Nelly Bassily | April 7, 2008
Clavion Mwachola says that most people think he’s weird. They wonder about his unusual hobby – a hobby that he turned into a business. Mr. Mwachola is a butterfly farmer. As such, he spends much of his time tending to captured butterflies and caterpillars. It’s a delicate operation, but one that yields good profits. Butterfly farming earns Mr. Mwachola up to 10,000 Kenyan shillings (about 160 American dollars, or 100 Euros) a week. And in time, there may be few people in his district who think his business is strange. That’s because some 900 farmers in the Taita-Taveta District of Kenya’s Coast Province are preparing to take up butterfly nets and enter the niche market.
There has long been a limited market for silk-producing butterflies. But butterflies are now increasingly valued for their beauty and unique characteristics. Over the past two decades, demand for captured butterflies has grown as more and more live butterfly exhibits crop up around the world. Farmers in tropical countries are taking advantage of this trend by selling the butterfly species unique to their area.
In the Malida District of the Coast Province, more than two dozen butterfly farming groups have formed. They are part of the Kipepeo Project, which sells to butterfly exhibitors and silk producers worldwide. Butterflies farmed in Taita-Taveta District will also be linked to international buyers through the Kipepeo Project.
Conservation groups also have a growing interest in butterfly farming. James Mwang’ombe is Project Coordinator for the Taita-Taveta Wildlife Forum. He says there are nine butterfly species in the Taita forests that are not found anywhere else in the world. Exhibitors value such rare specimens. And butterfly farming may help to preserve them in the wild. Butterflies are threatened by forest destruction. But locals who take up butterfly farming gain a new incentive to preserve the forests. The training of butterfly farmers in Taita-Taveta is part of a larger effort to preserve the district’s forests.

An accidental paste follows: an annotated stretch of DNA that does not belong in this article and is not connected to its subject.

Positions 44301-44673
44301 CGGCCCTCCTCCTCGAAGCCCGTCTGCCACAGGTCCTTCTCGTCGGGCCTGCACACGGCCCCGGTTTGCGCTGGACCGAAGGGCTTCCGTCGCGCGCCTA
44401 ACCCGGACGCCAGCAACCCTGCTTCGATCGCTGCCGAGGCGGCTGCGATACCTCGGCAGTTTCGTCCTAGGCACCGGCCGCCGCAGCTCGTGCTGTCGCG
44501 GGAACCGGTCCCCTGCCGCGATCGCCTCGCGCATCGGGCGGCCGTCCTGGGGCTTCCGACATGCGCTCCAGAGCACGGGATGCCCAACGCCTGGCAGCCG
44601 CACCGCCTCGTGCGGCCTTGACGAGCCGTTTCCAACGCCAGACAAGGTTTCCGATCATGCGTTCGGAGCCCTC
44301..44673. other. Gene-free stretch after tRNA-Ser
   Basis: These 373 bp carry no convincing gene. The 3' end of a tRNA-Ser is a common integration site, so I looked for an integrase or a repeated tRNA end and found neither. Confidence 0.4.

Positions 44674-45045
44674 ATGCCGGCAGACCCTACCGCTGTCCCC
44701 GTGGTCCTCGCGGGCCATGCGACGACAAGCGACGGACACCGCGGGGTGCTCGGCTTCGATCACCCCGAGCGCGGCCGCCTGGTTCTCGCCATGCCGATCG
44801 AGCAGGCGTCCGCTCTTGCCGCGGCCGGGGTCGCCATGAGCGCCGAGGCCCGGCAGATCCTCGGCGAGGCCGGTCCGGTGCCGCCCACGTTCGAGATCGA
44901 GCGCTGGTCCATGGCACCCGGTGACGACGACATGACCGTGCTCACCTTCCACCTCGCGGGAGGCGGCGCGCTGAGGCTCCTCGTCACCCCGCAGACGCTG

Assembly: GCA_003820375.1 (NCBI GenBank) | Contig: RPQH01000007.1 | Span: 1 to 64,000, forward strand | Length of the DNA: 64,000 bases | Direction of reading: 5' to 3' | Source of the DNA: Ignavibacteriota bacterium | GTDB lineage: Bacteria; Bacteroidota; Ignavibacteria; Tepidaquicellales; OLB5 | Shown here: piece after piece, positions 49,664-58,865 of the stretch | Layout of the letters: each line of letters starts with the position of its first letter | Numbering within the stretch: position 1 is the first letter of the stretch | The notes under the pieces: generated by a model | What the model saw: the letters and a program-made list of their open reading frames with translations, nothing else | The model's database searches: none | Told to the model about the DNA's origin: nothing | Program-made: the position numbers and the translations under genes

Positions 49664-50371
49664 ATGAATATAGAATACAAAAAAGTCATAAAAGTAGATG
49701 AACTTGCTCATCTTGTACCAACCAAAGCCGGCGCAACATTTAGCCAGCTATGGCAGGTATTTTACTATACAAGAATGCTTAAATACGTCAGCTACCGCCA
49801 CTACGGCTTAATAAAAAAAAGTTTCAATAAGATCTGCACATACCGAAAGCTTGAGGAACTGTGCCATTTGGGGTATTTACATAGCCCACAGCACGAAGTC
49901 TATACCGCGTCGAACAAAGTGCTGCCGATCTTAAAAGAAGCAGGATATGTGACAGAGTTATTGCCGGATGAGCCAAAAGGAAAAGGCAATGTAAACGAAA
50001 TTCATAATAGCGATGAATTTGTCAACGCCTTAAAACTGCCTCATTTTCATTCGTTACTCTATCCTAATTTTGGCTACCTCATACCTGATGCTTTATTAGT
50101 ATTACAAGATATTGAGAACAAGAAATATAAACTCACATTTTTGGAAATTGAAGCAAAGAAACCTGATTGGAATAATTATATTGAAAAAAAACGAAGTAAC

Since forests provide a natural habitat where butterflies feed and reproduce, butterfly farming can be much less expensive than other types of agriculture. But the process is still painstaking.
It starts with farmers collecting live butterflies in special nets. Captured butterflies are fed sweetened juice until they lay eggs; then they are released back into the wild. The eggs hatch into caterpillars which feed on leaves until they create protective cocoons for themselves. At this pupa stage, they are packaged for export.
Mr. Mwachola enjoys every stage of the process, fascinated with the growth and development of the winged creatures. His dedication to butterflies has paid off so well that he now employs six youth and leads a larger nature group. He assures others that, with patience and hard work, a good living can be had in butterfly farming.